Thursday, January 12, 2012

Are outbursts at the airport okay?

A friend posted the following status to her Facebook profile today:
Can't believe that some lady just made a HUGE scene and got super, visibly mad that the TSA made her throw out all her liquids over the allowed size. She even admitted that she knew about the rule, but said they had always "let it go" before.
She later updated to say the woman was still complaining loudly in the boarding area. I responded in a comment to her, but it led to a rash of ideas that I wanted to elaborate on.

I am sympathetic to both sides here. Let's face it: flying sucks. Many people are in a rush. They don't want some moron - or someone with a protest agenda - holding them up. Frequent fliers are oftentimes just commuting. They want to get this mundane part of their day over with. Get to the gate or on the plane and get settled in so something productive can be done. Occasional fliers are often flustered by all of the rules. They are aware that they are the hold-up in the line and don't want to inconvenience others, but are also understandably confused by the process.

It's quite obvious that the TSA, at a minimum, exacerbates and, in some cases, even creates these problems. Before I elaborate, I want to relate a story that occurred to my family (my sisters and parents) and posit that something like this may have occurred to the lady making a scene in front of my friend. It will also tie into some issues that the TSA can take the blame for.

All of my family members have flown before, and since 9/11, but they are all infrequent fliers. Between the four of them, there was probably an average of one round-trip air travel a year. They were traveling to a wedding. As many women know, traveling to a wedding under 3-1-1 rules (the really dumb TSA rules where all liquids must fit in 3-oz bottles stuffed into a single Ziploc bag) pretty much eliminates the possibility of traveling with carry-on luggage only (no checked bags). Even under regular circumstances, it's hard to fit all hair products and makeup that have a liquid or gel consistency into a single bag. But you can forego your favorite lip gloss, use hotel shampoo, skip the perfume, use a travel size hair product that is not your usual brand, etc... on a regular trip. When a woman goes to a wedding (or similar event), she will not want to leave her beauty to chance. So the full-size bottles of hair product and all of the make-up required will have to go in checked luggage.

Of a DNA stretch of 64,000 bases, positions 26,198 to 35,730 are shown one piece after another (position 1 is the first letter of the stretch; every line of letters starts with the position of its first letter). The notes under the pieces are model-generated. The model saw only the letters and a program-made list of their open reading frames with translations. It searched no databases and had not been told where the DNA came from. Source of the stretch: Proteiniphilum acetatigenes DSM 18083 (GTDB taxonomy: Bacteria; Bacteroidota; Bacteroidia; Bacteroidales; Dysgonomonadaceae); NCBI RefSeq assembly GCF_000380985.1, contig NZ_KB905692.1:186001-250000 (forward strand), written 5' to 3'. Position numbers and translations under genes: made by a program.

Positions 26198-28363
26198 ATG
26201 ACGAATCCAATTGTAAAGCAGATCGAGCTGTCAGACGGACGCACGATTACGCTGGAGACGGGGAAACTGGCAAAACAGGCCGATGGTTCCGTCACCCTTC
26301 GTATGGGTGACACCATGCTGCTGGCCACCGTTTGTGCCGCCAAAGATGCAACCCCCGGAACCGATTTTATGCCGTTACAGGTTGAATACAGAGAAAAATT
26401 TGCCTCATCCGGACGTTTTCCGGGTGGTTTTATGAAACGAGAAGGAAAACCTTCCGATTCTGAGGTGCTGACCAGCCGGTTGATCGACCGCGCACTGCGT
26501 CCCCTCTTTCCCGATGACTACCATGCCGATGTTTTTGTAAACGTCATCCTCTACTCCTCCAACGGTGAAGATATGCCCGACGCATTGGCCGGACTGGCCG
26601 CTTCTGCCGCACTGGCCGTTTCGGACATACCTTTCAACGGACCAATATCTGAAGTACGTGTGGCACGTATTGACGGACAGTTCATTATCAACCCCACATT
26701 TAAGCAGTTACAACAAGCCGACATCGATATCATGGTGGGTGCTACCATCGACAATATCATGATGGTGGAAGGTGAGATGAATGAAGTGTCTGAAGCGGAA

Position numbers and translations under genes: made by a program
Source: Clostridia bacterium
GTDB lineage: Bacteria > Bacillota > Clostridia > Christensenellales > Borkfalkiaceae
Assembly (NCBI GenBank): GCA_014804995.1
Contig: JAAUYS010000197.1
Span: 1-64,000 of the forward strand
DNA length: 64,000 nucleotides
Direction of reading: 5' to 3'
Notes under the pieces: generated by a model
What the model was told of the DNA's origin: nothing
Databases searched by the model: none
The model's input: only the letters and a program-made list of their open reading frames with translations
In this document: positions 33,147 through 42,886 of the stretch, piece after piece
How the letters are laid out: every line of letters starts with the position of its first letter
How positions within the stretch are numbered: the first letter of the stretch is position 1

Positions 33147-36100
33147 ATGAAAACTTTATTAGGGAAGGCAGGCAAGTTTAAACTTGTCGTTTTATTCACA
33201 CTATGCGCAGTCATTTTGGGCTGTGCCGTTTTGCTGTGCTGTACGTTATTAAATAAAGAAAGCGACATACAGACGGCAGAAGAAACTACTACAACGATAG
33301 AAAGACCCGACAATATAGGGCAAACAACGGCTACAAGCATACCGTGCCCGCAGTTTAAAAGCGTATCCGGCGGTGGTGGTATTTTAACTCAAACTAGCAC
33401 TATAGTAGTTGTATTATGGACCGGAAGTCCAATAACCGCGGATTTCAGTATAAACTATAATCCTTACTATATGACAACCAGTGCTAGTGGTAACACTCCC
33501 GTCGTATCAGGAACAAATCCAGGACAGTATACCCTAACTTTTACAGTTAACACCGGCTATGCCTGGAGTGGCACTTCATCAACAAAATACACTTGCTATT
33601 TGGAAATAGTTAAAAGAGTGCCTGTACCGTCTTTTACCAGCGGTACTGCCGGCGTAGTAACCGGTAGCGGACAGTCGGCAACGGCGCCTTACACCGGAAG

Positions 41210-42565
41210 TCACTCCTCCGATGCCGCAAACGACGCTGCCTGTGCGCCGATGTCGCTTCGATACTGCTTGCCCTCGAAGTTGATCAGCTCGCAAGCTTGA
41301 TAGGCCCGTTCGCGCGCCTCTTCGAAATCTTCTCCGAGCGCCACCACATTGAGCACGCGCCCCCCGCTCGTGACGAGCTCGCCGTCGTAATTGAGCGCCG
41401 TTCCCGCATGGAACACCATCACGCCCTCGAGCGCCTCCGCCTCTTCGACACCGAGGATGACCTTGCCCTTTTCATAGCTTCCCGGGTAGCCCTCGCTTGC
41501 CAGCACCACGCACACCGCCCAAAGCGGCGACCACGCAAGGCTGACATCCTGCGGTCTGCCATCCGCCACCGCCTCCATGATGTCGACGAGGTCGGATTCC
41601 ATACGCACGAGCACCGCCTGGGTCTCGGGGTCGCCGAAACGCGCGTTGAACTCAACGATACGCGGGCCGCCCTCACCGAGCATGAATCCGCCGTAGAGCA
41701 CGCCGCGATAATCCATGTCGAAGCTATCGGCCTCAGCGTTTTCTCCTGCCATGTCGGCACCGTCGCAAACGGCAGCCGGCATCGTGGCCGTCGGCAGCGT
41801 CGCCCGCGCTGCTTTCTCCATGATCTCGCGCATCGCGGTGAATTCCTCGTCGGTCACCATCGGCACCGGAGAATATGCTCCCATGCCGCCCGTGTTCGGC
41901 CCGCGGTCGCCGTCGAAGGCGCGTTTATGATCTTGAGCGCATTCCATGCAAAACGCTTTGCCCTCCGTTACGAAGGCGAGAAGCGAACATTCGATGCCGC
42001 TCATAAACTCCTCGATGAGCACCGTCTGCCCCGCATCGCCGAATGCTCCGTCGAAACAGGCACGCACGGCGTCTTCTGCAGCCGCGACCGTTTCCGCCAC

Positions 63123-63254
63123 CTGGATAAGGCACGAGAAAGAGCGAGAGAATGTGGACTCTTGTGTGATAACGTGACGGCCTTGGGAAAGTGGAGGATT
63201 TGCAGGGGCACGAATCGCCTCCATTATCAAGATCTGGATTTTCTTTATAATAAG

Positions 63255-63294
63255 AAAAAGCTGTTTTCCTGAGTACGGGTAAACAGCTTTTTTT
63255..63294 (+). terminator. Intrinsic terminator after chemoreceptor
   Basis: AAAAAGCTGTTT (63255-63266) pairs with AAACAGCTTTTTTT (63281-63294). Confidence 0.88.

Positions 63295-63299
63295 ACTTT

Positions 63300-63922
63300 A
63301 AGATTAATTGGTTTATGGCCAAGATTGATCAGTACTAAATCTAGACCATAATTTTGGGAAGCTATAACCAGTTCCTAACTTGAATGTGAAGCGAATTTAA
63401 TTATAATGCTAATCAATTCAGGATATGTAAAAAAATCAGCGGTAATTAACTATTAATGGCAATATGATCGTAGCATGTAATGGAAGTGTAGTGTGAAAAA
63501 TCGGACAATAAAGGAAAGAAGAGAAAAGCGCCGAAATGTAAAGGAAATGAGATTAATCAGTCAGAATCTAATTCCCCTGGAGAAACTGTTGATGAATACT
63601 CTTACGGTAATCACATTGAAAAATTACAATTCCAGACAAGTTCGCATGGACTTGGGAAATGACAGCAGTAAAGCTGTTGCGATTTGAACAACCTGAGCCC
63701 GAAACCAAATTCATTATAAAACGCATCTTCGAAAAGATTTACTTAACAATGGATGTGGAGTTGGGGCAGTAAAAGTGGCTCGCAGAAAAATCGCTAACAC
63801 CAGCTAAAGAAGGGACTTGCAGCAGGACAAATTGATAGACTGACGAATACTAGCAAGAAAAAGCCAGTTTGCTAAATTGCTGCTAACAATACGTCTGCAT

That's a long lead-in to tell you that my older sister had over a hundred dollars worth of hair and makeup products in a suitcase for this trip. The flight was delayed and they all left from my parents' house - a mere 20 minute drive to the airport - with plenty of time to catch the flight. But, when they arrived, they found themselves standing in a very long check-in line. When they got to the counter, they were told it was too late to check the bags. When they got to security, my sister was forced to throw away most of her products (they took pity on her and let her keep some). My sister is mild-mannered, and my family is not one to make a scene. So, I'm certain that there was no yelling and screaming at the security checkpoint or at the gate. But... if my sister had thrown a fit, would you really blame her (knowing this full story)? (By the way, if you knew even more about my sister's life and what a rotten year she had had and what her financial situation was, you may have even started fighting on her behalf!)

So, what does the TSA do to create or worsen all of the problems at the airport? First, checked luggage is screened, increasing the amount of time that the check-in counter must use as a cut-off for letting luggage through. Nevermind that this is a personal security risk that has led to documented and anectdotal instances of theft. Not all airports are equipped with the most efficient screening equipment and flow processes, so it is likely that in certain airports the cut-off for luggage may be much longer than at other airports.